All the joking around aside, catcher is a tough position to play. Probably the toughest on the field, all things considered. You can put gear on a player and stick her behind the plate, but that doesn’t make her a catcher (except in the scorebook).
To be any good at all as a catcher, you have to have a desire to play the position. If that desire isn’t there, the rest of it isn’t going to work no matter how hard you push.
I’ll take a kid who isn’t as athletic but wants to be back there over a great athlete who looks like someone shot her puppy every time she goes behind the plate any day of the week. And all day Championship Sunday. (That’s an expression only. No catcher should have to catch five or six games in a row unless there is simply no other option.)
Find the kid who wants to do it and the rest of it will go much faster.
Learning to block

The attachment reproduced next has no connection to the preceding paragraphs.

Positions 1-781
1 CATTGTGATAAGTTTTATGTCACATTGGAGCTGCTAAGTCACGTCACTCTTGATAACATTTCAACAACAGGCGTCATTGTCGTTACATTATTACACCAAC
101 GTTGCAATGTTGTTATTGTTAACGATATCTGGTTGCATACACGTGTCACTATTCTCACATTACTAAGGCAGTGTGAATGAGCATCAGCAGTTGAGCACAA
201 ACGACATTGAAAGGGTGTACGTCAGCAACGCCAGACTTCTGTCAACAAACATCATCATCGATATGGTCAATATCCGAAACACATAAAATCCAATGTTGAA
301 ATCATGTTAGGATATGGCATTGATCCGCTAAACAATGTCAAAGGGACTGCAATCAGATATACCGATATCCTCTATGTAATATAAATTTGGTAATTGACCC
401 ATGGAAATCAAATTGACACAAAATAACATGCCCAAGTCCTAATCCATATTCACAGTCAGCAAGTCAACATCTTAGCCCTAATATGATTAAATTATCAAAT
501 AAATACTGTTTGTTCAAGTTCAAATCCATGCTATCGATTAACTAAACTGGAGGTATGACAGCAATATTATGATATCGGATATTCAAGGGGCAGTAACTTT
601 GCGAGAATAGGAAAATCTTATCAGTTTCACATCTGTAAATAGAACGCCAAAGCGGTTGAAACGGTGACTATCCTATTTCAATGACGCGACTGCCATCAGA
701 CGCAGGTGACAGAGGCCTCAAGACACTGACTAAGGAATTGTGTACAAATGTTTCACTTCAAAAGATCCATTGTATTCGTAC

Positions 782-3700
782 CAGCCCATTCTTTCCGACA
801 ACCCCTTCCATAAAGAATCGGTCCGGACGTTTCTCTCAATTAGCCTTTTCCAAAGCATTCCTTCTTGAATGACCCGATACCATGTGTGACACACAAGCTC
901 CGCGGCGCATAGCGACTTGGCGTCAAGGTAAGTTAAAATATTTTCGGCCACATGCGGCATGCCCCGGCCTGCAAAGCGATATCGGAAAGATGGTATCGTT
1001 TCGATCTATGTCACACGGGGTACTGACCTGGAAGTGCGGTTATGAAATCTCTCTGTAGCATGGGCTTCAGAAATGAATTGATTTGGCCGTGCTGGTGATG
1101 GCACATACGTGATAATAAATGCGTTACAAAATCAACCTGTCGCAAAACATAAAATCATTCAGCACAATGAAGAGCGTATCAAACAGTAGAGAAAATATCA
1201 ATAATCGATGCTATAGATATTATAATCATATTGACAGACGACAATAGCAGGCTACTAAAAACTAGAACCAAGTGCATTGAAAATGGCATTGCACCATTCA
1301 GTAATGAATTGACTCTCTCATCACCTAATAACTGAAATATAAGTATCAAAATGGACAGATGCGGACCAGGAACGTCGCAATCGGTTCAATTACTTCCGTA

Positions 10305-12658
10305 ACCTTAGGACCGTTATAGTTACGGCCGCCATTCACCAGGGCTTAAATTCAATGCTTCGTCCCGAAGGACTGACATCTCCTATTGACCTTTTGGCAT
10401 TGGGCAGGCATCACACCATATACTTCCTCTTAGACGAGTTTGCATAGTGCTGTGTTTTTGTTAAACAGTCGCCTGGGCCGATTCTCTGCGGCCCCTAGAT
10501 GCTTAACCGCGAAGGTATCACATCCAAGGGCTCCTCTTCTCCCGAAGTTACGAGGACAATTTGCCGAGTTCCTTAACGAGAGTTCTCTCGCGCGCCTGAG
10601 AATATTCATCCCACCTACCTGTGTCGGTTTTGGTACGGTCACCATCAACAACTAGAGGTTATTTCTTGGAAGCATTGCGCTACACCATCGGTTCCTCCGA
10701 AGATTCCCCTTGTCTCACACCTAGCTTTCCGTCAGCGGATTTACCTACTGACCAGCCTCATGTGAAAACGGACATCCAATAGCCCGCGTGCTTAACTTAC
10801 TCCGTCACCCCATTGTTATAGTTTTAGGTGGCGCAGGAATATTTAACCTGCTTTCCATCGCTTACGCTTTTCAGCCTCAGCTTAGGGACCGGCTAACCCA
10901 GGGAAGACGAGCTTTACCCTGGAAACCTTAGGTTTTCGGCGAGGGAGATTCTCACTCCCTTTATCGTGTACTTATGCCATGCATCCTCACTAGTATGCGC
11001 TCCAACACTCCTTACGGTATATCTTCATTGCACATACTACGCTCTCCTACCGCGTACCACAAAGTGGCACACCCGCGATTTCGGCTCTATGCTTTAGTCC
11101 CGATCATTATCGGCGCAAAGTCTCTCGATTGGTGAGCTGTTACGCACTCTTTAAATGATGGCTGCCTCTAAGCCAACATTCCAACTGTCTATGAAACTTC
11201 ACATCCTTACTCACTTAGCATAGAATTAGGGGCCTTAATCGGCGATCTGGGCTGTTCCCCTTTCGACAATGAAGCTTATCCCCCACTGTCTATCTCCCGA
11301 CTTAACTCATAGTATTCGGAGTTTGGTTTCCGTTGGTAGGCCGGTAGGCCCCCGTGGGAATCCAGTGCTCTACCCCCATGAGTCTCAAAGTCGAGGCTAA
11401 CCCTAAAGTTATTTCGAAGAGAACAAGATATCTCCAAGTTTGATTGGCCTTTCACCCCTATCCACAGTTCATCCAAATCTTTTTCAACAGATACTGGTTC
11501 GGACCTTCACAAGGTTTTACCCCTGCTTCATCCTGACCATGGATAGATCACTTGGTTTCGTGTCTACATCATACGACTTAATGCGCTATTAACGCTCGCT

One of the challenges with learning to block balls in the dirt is the basic fear of getting hit with the ball. There is a natural, human tendency to want to turn your head when a ball bounces at you, especially if you’re only used to fielding ground balls.
But that makes no sense for a catcher, because all of her protection is in the front. Turning her head (or body) actually exposes her to more potential pain and injury.
One way I’ve found to get past that fear is to walk up to the catcher, speaking in a friendly voice, and start tossing the ball at her face mask. Ask her “How’s that?” or “Does that hurt?” The answer you’ll usually get is “no” surrounded by giggles.
What your catcher fears is anticipated pain, not a memory of pain. Give her the experience of taking a ball to the face mask, or chest protector, or shin guards and she’ll be able to overcome that fear.
The one caveat, however, is to check to make sure her equipment actually will protector. I recently had a 10U catcher named Erin who finally told her parents and me that it hurt when she blocked a ball with her chest protector. One new, stiffer chest protector later and it was no problem. So be sure when you say it won’t hurt that you know whereof you speaketh.